High Point to NJ 284 


It’s not my usual M.O. to start this way. 

It’s rare when I have a realization that has a sinking sensation associated with it. Mostly, I am up beat, optimistic. This photo was taken at the exact spot where I realized that I may never finish the Trail. No way I will ever finish was my actual thought. 

The 10 miles I was covering yesterday, was really tough. Slippery and slushy really compounds the effort needed. I decided to not camp, so my pack was light, thank the gods. 

My head went to numbers. 

I will hike mostly in the winter. I’m not dealing with the chance of Lyme Disease again. I’m not. So, 10 miles a day is a reasonable speed. My winter gear is heavier and the conditions can be treacherous. Like yesterday. 

At 10 miles a day, with just under 2000 miles to go, it will take, oh my, about 200 days! I multiplied the numbers yesterday, and I came up with 20,000 days!  Huh? I can’t believe it. Of course I can hike 200 days!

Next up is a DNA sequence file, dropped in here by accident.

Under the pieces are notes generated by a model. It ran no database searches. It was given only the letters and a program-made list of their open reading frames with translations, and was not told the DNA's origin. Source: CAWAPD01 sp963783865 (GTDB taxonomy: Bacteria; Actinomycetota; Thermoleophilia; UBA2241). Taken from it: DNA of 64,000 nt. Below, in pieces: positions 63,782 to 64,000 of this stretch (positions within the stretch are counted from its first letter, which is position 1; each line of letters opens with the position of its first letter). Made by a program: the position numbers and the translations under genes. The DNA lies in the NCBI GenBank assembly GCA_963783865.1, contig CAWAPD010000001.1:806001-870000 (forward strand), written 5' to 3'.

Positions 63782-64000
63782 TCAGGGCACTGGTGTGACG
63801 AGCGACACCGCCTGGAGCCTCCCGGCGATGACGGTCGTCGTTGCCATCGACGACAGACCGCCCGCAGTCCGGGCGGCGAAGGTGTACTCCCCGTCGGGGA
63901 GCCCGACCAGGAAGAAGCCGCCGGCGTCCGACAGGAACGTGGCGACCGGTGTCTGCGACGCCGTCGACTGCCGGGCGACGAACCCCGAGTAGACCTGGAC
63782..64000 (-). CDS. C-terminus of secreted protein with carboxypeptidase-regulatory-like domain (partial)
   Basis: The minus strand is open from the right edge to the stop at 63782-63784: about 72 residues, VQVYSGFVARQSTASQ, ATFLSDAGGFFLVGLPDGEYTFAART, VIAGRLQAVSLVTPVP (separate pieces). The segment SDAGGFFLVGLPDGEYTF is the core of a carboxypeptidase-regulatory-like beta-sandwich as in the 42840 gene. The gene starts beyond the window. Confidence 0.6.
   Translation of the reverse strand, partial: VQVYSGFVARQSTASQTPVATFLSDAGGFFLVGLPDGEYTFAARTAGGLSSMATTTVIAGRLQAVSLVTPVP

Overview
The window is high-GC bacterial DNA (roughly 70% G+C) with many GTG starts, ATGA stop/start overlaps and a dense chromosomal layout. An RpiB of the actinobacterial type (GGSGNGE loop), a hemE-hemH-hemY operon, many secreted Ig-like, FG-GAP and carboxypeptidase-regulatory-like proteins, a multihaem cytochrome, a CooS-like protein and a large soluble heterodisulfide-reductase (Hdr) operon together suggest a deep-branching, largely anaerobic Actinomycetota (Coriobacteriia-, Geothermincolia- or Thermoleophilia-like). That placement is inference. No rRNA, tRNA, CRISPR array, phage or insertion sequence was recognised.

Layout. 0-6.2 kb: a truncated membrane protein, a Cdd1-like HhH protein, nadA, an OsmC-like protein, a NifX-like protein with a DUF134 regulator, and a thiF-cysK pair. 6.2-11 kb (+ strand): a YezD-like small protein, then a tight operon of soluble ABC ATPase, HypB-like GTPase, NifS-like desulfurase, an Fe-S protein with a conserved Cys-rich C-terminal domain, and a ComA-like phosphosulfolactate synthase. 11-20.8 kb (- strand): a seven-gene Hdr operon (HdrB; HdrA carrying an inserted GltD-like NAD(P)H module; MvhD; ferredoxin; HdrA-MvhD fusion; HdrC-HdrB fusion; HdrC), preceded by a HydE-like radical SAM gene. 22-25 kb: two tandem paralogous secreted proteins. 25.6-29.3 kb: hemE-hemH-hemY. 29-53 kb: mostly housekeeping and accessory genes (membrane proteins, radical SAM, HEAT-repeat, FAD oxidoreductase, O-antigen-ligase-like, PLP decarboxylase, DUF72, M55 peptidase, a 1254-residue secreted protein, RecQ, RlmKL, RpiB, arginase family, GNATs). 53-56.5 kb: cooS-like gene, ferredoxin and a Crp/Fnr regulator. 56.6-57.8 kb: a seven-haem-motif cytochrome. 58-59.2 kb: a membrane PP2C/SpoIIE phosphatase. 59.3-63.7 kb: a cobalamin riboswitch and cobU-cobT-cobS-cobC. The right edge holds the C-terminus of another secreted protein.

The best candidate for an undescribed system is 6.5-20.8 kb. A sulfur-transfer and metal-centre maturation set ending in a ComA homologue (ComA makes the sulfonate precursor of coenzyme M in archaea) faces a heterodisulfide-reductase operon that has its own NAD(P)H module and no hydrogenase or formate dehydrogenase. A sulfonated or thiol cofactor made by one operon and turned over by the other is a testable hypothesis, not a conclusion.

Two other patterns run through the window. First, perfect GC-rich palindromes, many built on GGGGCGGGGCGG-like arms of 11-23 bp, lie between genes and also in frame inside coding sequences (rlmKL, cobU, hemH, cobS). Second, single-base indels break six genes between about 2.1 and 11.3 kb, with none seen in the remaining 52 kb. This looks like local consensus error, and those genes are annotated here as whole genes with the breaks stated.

Wow. The mind plays tricks. 

Yesterday, trying to cheer me up, my friend Linda, reminded me that I would have flown through a day like this in good weather. It was nearly flat! Dry boards would have been fun, not anxiety causing like they were, loaded with snow and ice. She was right. I couldn’t think that way yesterday. 

Looks like the theme of this post has changed. What I really said in my head was, I’ll never finish this f%#ing Trail, and was wondering what would happen when I delivered profanity in a post. Cursed. I am comfortable swearing when I’m excited. High emotion of any sort makes me want to say fuck. There, I wrote it, the ice is broken. No turning back now. 

Let’s start over, shall we?


This is my favorite of the High Point photos. I took a bunch. I couldn’t stop shooting for the first hour! Ice and snow stuck to the trees and bushes. So beautiful. Here are a few more:





This is the observation tower at HPSP. I probably should not have gone up the two flights of ice covered steps and railings. That was the first risk I took. There were more. 



The High Point Monument is not only a memorial to NJ veterans, it sits on the highest elevation in the state. Construction was started in 1928 and finished in 1930. It stands 220 feet high. It resembles the Washington Monument and looks huge when you stand next to it, even though it’s not half the size.